aware of what the normal behaviour of the vacuum system
should be, and what the normal values of the vacuum gauges
should read, just in case something goes wrong.
A side-entry stage normally just requires the user to push
in a rod, which is holding the specimen, into the side of
the microscope. As the rod enters, you should hear the
roughing pump come on; a red light may also show. After a
minute or two, the red light extinguishes, and the user must
then rotate the rod, and then very carefully let it be
sucked right the way into the microscope.
Ask the demonstrator: To show you how to load and unload a
specimen, and to supervise you doing it on your own several
Pay particular attention to remember at what angle the
specimen rod goes into the chamber, how long you have wait
before you turn it, and that you are exceedingly careful not
to let the rod get sucked in too quickly under the influence
of atmospheric pressure pushing it into the column.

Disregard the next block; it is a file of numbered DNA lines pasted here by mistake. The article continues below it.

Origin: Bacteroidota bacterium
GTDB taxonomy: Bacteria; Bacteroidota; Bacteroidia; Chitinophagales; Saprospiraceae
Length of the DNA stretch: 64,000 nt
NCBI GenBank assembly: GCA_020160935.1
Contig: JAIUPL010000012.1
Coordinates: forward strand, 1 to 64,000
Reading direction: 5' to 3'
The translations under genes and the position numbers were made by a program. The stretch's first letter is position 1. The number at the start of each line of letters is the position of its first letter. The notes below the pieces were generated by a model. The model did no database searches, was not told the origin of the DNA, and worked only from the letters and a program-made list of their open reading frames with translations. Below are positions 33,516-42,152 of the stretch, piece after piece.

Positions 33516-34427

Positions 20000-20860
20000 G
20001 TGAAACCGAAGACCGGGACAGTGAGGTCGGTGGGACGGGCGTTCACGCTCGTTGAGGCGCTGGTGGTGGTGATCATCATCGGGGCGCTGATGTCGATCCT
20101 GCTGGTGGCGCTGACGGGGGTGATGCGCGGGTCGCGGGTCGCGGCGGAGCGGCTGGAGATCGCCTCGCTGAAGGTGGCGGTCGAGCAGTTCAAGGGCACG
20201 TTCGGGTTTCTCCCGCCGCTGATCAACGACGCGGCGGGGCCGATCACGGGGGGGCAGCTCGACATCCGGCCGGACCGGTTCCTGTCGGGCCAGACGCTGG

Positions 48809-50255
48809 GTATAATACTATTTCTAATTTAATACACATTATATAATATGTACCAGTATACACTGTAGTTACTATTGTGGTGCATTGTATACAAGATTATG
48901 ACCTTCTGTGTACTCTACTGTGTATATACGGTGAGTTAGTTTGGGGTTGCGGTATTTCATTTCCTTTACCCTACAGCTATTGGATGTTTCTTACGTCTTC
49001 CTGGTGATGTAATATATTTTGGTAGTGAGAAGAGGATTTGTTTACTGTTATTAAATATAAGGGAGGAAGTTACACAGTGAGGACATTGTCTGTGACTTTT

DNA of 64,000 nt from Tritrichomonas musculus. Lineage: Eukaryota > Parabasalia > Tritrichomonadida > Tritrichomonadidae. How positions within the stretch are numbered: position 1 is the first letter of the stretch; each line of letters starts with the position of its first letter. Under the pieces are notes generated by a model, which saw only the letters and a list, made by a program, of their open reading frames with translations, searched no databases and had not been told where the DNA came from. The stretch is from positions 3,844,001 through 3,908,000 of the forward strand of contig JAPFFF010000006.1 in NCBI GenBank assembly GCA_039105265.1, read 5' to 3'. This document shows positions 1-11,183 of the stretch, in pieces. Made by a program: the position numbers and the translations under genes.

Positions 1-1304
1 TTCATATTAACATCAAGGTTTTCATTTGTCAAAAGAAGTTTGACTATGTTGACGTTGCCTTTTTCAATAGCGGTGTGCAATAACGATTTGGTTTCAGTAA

Also watch what happens on the vacuum screen of the
computer. Do you understand the sequence of valve openings
and closings? Remember, the backing line must never go
above rough vacuum (letting it do so is a good way of
inflicting thousands of pounds of damage to microscope: the
oil in the diffusion pump will back-stream into the column).
What happens to the vacuum gauges and why?
The demonstrator should explain whether you must wait until the
pressure recovers to a certain value, what that value is,
and which gauge monitors it.
Ask the demonstrator: How to load a specimen into the specimen
Note the o-ring, which seals the rod into the column. Never
touch the o-ring, or any part of the specimen holder which
lies deeper into the microscope than the o-ring. A single
fingerprint will torment the next twenty users with terrible
Copyright J M Rodenburg